In the past few years, cyber security has burst onto the national news scene, with shocking stories of huge breaches, security blunders in political campaigns, and an array of other troubling and dangerous revelations related to computer systems. Oftentimes, these stories are jam-packed with jargon, techie language and things that the average reader won't have a substantial understanding of. One thing talked about often is encryption, a security protocol that ensures that data is only accessible by authorized parties who have the appropriate keys. Strong encryption is essential for protecting mission-critical data, personally identifiable information (PII, such as social security numbers) or banking and financial from both hackers and accidental exposure.
Another related term that is brought up often is End-To-End Encryption, which is similar in nature. It protects data and ensures that it's only accessible by the intended parties, but it also means that the data is stored in that encrypted format when sent to your destination. End-to-end encryption is extremely valuable for preserving security in internet communications, and is very effective at preventing data breach and exposure for information in transit. Of course, if it keeps the bad guys out, it also means that the good guys can't get in either. As a result, many governments are pushing for developers to create special "back doors", which are openings or holes in the encryption, to allow them access to whatever data is being pushed through the tunnel. The justifications for this are numerous, mostly due to the fact that encryption makes the job of law enforcement officers and national security agencies more difficult because they are less able to intercept and read data from the bad guys.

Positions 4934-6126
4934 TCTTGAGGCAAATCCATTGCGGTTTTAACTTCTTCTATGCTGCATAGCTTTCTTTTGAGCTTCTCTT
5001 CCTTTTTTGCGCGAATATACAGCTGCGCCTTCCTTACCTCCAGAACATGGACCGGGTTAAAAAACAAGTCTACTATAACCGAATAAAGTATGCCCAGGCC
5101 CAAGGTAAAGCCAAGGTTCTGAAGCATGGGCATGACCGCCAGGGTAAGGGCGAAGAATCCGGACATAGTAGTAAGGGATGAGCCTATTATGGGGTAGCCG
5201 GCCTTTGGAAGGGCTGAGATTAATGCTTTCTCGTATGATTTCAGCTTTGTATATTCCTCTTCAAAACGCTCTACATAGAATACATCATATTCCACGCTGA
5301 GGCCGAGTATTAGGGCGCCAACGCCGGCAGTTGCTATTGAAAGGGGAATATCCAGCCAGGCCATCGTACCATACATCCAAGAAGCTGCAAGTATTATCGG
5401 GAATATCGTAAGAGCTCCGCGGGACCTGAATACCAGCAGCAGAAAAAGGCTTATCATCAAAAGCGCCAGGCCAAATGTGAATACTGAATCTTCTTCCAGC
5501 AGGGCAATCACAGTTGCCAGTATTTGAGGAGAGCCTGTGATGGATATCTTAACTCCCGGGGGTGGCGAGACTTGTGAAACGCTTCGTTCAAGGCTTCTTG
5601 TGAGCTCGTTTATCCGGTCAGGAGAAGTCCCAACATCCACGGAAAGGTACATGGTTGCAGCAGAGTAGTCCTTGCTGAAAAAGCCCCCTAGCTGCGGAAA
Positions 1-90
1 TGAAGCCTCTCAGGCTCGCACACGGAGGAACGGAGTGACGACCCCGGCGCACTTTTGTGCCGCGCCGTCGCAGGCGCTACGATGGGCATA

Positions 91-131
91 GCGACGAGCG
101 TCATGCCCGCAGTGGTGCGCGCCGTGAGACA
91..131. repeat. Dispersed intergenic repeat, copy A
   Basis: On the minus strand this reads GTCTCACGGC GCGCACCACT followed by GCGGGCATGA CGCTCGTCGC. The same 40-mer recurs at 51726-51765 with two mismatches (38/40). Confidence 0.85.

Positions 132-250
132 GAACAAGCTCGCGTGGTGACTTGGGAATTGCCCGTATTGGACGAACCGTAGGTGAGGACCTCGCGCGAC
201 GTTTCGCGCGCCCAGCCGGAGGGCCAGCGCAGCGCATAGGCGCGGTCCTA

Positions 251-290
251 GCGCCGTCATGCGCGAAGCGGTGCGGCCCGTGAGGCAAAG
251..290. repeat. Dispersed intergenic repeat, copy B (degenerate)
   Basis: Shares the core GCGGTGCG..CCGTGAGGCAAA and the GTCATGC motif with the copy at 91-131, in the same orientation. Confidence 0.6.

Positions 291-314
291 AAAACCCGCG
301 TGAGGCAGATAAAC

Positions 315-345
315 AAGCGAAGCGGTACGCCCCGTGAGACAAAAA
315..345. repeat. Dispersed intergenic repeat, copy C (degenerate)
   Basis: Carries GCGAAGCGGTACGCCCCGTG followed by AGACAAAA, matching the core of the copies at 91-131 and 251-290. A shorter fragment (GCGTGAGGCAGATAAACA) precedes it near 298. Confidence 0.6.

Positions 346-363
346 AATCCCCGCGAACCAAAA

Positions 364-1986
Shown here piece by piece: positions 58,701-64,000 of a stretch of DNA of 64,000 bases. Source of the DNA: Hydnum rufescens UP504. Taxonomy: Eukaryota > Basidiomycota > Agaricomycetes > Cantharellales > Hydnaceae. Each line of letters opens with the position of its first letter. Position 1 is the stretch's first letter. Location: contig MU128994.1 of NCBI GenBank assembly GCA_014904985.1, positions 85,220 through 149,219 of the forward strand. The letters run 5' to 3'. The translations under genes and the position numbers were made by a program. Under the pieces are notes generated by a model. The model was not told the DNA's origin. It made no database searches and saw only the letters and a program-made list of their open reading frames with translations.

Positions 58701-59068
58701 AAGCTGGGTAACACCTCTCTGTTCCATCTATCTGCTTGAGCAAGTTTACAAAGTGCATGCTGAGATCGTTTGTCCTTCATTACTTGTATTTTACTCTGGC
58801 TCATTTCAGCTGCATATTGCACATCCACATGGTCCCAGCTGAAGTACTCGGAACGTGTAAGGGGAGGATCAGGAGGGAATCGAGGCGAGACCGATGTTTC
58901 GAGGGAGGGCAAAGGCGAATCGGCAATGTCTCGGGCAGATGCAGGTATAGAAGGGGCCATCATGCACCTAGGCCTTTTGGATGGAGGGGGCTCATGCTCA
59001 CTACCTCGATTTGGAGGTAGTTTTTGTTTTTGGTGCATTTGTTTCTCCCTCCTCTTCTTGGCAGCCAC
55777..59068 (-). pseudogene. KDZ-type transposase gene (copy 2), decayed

On the surface, it sounds like a backdoor for national security or law enforcement purposes is a no-brainer, but it's not quite so clear cut. Generally, if there's a security hole anywhere, then it's accessible by anyone who has the know-how. That means that, if tech companies start introducing backdoors or are compelled to open up their encryption algorithms to governments, then the chances of a cybercriminal gaining access to the data that would otherwise be protected has risen exponentially. It's a situation with no right answer and no perfect solution, and it remains to be seen how it will play out.
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